Necessity is often the mother of invention, as was the case with the Neumann U67. In the late 1950s, Neumann received the devastating news that the Telefunken tube used in its then-premier tube condenser microphone, the U47, would be discontinued. One last production run of Telefunken VF 14M tubes supplied Neumann with enough to sell U47s into the early 1960s, while the process of creating Neumann's new studio standard began.
Neumann added many features previously not present in the U47 to its replacement, the U67. Among the most notable changes were a -10 dB pad, a third polar pattern (figure-of-eight added to omni and cardioid), and the use of Mylar as opposed to PVC for the capsule membrane. Additionally, the housing was changed to feature a tapered body and a tapered head grille. The tapered head helped reduce capsule resonance and the tapered body leveraged new metal lathing technology for an unprecedentedly sleek appearance.
The Beatles or The Rolling Stones?
Whichever you prefer, both prefer the Neumann U67. Famous vocal takes with the original U67 include Paul McCartney’s “Hey Jude” and Mick Jagger’s “Sympathy for the Devil.” It is used throughout Nirvana’s Nevermind album, and can claim the capture of Ian Gillan’s stratospheric performance of “Highway Star” among its many triumphs. When a single microphone can faithfully present Gillan’s operatic tenor, McCartney’s evocative balladeering, Cobain’s plaintive howls and Jagger’s wildest proclamations, only one conclusion can be reached: this is a great-sounding microphone for a wide variety of vocalists.
More than just a vocal mic though, the U67 was used to capture the piano on The Beatles’ “A Day in the Life,” and holds a special place in rock history as the most commonly used stereo set in Glyn Johns’ famous four-mic drum set technique. With James Taylor, Linda Ronstadt, Stevie Wonder and countless others as enthusiastic users, few microphones can name-drop as effectively as the Neumann U67.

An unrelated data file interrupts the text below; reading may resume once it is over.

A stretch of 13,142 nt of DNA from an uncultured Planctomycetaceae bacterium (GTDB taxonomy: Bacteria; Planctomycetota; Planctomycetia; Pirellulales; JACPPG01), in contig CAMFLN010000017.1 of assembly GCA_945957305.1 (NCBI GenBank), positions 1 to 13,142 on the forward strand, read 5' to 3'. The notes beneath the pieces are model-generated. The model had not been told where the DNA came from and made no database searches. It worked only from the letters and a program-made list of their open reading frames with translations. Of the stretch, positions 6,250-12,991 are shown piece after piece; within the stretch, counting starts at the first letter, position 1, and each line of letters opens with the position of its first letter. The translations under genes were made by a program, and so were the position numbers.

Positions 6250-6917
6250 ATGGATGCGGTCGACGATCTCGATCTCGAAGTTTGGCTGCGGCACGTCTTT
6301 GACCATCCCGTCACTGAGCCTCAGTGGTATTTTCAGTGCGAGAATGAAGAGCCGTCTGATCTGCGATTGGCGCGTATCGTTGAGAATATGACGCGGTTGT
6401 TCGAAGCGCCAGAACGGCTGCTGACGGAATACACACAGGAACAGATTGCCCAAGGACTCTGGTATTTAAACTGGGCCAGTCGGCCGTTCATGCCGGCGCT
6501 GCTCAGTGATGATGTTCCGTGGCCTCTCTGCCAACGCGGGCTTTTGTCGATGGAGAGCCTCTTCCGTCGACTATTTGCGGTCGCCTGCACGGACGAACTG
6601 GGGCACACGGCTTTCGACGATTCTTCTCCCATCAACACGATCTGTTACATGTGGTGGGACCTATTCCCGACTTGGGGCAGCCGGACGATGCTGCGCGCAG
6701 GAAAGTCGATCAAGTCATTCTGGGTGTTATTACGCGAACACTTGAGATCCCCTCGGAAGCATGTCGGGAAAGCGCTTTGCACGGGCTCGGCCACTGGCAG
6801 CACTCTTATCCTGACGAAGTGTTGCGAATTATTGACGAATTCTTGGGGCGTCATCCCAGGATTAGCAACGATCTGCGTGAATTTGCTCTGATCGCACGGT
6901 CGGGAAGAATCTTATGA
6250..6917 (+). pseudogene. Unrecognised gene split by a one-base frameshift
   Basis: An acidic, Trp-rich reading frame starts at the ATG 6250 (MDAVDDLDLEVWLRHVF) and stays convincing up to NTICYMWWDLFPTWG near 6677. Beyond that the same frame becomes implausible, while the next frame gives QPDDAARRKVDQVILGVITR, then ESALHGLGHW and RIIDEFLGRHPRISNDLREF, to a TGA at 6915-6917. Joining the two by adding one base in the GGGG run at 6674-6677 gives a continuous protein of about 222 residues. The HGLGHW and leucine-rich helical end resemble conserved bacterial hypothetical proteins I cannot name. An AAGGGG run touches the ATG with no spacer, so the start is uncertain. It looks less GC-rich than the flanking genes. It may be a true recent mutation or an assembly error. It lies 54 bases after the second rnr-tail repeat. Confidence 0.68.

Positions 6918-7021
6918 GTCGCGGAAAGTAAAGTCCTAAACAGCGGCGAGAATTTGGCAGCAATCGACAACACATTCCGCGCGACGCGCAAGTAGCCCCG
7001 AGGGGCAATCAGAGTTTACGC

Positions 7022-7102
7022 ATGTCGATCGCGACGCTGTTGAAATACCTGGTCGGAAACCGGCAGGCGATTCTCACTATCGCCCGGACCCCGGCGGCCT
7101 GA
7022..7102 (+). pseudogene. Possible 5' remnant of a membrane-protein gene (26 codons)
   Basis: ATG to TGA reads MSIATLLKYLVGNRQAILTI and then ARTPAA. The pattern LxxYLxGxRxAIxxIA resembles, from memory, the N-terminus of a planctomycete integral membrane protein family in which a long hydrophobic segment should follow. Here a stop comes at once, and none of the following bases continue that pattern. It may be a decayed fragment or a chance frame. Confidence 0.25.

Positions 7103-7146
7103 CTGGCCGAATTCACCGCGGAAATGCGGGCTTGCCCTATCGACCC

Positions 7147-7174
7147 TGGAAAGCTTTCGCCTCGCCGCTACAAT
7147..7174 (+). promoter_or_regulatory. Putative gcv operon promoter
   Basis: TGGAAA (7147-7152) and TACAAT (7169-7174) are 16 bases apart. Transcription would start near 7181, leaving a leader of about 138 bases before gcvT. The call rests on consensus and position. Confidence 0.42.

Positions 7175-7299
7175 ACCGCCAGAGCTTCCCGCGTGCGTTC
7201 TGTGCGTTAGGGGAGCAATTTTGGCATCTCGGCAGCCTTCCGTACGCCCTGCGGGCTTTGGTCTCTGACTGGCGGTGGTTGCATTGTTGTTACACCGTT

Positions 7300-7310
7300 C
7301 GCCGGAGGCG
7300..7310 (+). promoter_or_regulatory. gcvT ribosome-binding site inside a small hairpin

What made the U67 so special?
Crooning had been the order of the day through much of the 1950s, and singing close to the microphone was becoming an increasingly popular style in recording at the time. The U67 featured an always-active low-frequency roll-off along with a high-frequency roll-off built into the amplifier component of the microphone’s circuit. This enabled it to handle high levels at close range, and singers of all kinds fell in love with it immediately. Whether you were a high-octane rock vocalist or a deeply nuanced ballad singer, the U67 could capture every bit of interpretation you brought to the take.
As engineers began experimenting more broadly with the U67, its versatility was soon made plain. Whether capturing the complex tonal color of a centuries-old violin or the brutal presence of a 100-watt Marshall stack, its high maximum sound-pressure level and broad frequency response combined to make it an essential member of most professional studios’ microphone locker.
Broad acceptance of the reissued Neumann U67 Set
The history of the Neumann U67 is the history of recorded music in the latter part of the 20th century, and its reissue by Neumann has sparked some real excitement in the professional recording world. The Neumann U67 is so firmly positioned as the standard-bearer for tube condenser studio microphones that nearly all mic manufacturers have produced replicas of it. Given their ownership of all of the patents and their vast production know-how, Neumann was uniquely positioned to issue a wholly faithful replacement to the U67, and they have delivered on that opportunity.
Neumann boasts 100% historical accuracy for the reissued U67; in fact, vintage components from original U67s can safely be swapped into either the power supply or the microphone itself. It is equipped with the legendary K67 capsule and the EF86 tube, and like the original, it has selectable Cardioid, Omni and Bi-Directional polar patterns along with a -10 dB pad. Numerous “shootouts” have been undertaken between the reissue and the original, and the bulk of these comparisons have earned the reissue enthusiastic approval as a lauded alternative for studio owners who prefer not to pay $10,000 or more for a 50-year old microphone.
Studio applications for the U67
The term “workhorse” in reference to a studio mic is a little overused, perhaps even hackneyed, but few microphones can more legitimately lay claim to that description than the U67. It has a glorious history as a lead vocal microphone, but there is really no category of instrument where it’s not appropriate. As a side mic in mid/side recording, it finds detail in an acoustic piano you never thought was there. Cozy it up to the F-hole on a double bass and just listen to it bloom. As a room microphone, for solo violin capture, in choir and string section contexts, and in applications perhaps still waiting to be discovered, the Neumann U67 is consistently ideal. In terms of both versatility and performance, this microphone is practically unparalleled.
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